National Aquarium Director Faults Gulf Damage Assessment

Touts Device That Bioaccumulates Like Fish Do
The U.S. effort to assess damage from last year's Gulf oil disaster is overlooking the impact of low levels of petroleum contaminants, the head of the National Aquarium's Conservation Center told senators Tuesday.
"The process is not using a methodological approach that adequately measures small quantities of petroleum contaminants which could have chronic impacts on aquatic biota," said Erik Rifkin, executive director of the National Aquarium Conservation Center, in testimony before the Senate Committee on Environment and Public Works' Subcommittee on Water and Wildlife.
The "grab sampling" methods now being used often report non-detects, Rifkin said, when tiny amounts of hydrocarbons are present, and they only measure concentrations at the moment the sample is taken.
Rifkin advocated the use of semi-permeable membrane devices that act like virtual fish. Developed a decade ago by the U.S. Geological Survey, the device:
is designed to mimic the parts of animals that cause bioconcentration. It is a long, flat, plastic tube containing oil. We call them "fatbags." The special plastic of the SPMD allows contaminants to pass through, like membranes of animal cells. The oil inside is similar to a highly purified fish fat. The contaminants dissolve in this oil just as they do in the fats of a fish.
When the SPMDs are put in the water and left for a month, they gather hydrophobic contaminants just as a fish would. We then collect the SPMDs and chemically analyze them for the contaminants.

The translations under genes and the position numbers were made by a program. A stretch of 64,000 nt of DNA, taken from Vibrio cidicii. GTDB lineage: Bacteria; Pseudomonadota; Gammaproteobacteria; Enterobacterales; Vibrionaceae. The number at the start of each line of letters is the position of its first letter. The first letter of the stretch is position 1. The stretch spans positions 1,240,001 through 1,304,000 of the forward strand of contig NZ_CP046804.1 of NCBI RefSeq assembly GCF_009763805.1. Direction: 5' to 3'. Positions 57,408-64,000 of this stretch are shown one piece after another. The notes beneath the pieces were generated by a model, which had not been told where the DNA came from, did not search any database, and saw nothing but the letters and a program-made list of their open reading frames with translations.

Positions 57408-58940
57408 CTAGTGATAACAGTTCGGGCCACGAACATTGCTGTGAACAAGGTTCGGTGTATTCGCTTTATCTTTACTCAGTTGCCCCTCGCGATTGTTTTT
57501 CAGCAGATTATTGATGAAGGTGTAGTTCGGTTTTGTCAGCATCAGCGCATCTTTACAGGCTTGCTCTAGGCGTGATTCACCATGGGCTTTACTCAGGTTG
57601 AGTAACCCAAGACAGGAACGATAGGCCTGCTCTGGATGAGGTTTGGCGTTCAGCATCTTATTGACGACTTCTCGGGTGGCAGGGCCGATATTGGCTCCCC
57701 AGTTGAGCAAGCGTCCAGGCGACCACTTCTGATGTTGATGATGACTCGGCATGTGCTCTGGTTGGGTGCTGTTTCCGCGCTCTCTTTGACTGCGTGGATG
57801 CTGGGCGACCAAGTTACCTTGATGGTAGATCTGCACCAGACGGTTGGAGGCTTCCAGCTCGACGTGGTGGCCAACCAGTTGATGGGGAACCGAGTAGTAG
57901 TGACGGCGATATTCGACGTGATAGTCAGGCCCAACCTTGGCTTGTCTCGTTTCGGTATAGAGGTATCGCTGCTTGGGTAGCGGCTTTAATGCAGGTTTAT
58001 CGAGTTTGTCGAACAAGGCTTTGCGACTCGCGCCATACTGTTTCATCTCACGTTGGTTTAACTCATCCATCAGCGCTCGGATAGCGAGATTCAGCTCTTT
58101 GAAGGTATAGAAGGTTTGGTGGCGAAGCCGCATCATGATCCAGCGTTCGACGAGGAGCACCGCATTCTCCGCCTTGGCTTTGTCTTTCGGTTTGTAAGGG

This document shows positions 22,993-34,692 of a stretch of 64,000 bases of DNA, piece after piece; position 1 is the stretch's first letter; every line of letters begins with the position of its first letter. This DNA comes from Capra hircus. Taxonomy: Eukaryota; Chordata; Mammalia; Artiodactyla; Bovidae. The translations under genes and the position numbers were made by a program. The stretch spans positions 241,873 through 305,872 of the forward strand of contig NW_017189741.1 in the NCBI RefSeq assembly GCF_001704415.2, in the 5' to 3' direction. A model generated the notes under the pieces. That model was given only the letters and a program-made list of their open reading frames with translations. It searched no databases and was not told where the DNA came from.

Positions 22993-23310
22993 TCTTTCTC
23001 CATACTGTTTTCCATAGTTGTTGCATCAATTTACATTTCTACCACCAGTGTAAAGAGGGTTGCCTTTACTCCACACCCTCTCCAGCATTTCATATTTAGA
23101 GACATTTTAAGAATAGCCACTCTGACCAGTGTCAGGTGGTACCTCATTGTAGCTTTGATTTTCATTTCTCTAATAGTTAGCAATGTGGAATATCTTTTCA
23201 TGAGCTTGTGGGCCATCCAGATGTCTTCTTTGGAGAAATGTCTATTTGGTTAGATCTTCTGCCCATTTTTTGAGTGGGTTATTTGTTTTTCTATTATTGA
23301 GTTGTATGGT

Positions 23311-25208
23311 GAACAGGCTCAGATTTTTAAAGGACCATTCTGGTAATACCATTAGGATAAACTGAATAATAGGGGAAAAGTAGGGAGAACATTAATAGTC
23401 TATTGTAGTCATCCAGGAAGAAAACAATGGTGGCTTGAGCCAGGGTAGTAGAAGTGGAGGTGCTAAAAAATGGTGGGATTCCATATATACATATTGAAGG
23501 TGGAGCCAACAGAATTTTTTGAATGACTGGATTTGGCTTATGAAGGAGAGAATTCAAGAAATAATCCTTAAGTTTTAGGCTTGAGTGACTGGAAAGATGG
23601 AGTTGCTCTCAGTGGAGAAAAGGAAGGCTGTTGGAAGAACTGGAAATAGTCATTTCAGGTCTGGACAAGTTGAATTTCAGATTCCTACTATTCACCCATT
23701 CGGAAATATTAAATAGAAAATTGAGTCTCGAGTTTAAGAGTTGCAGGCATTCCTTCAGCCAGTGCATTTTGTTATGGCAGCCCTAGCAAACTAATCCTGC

Rifkin also advocated this type of sampling in testimony 11 months ago, he reminded senators. Since then the Aquarium has conducted an independent study, with Mote Marine Laboratory and Johns Hopkins University, to prove the value of the low-level hydrocarbon sampling. The study is still underway, but Rifkin said their findings so far support the use of virtual fish to produce "a far more accurate assessment of the nature and extent of chronic damages in the Gulf."
Alaskan fish, sea birds and sea otters showed prolonged effects from bioaccumulation of low levels of petroleum after the Exxon-Valdez spill, Rifkin said, including increased mortality, lower growth rates, decreased reproduction and compromised immune function.
BP Holds Gulf Spill Assessment 'Financially Captive'

Tip Jar: If you found value on this page, please consider tipping the author.